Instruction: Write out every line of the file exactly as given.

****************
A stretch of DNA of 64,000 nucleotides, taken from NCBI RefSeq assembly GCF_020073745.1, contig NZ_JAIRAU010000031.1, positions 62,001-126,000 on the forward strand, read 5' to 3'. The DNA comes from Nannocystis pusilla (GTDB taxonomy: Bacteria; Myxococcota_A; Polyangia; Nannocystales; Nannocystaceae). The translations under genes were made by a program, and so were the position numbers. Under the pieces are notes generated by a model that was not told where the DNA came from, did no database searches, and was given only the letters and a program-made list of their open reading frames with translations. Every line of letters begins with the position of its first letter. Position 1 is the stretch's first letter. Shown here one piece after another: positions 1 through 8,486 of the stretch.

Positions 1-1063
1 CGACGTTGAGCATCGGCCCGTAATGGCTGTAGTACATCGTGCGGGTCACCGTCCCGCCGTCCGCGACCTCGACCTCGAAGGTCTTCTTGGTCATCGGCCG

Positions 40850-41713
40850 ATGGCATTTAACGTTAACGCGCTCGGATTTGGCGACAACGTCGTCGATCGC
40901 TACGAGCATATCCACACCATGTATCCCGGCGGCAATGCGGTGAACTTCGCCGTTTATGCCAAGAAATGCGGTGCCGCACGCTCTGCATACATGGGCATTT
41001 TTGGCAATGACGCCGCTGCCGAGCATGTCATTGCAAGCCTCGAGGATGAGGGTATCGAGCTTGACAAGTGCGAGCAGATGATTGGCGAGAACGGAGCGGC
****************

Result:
A stretch of DNA of 64,000 nucleotides, taken from NCBI RefSeq assembly GCF_020073745.1, contig NZ_JAIRAU010000031.1, positions 62,001-126,000 on the forward strand, read 5' to 3'. The DNA comes from Nannocystis pusilla (GTDB taxonomy: Bacteria; Myxococcota_A; Polyangia; Nannocystales; Nannocystaceae). The translations under genes were made by a program, and so were the position numbers. Under the pieces are notes generated by a model that was not told where the DNA came from, did no database searches, and was given only the letters and a program-made list of their open reading frames with translations. Every line of letters begins with the position of its first letter. Position 1 is the stretch's first letter. Shown here one piece after another: positions 1 through 8,486 of the stretch.

Positions 1-1063
1 CGACGTTGAGCATCGGCCCGTAATGGCTGTAGTACATCGTGCGGGTCACCGTCCCGCCGTCCGCGACCTCGACCTCGAAGGTCTTCTTGGTCATCGGCCG

Positions 40850-41713
40850 ATGGCATTTAACGTTAACGCGCTCGGATTTGGCGACAACGTCGTCGATCGC
40901 TACGAGCATATCCACACCATGTATCCCGGCGGCAATGCGGTGAACTTCGCCGTTTATGCCAAGAAATGCGGTGCCGCACGCTCTGCATACATGGGCATTT
41001 TTGGCAATGACGCCGCTGCCGAGCATGTCATTGCAAGCCTCGAGGATGAGGGTATCGAGCTTGACAAGTGCGAGCAGATGATTGGCGAGAACGGAGCGGC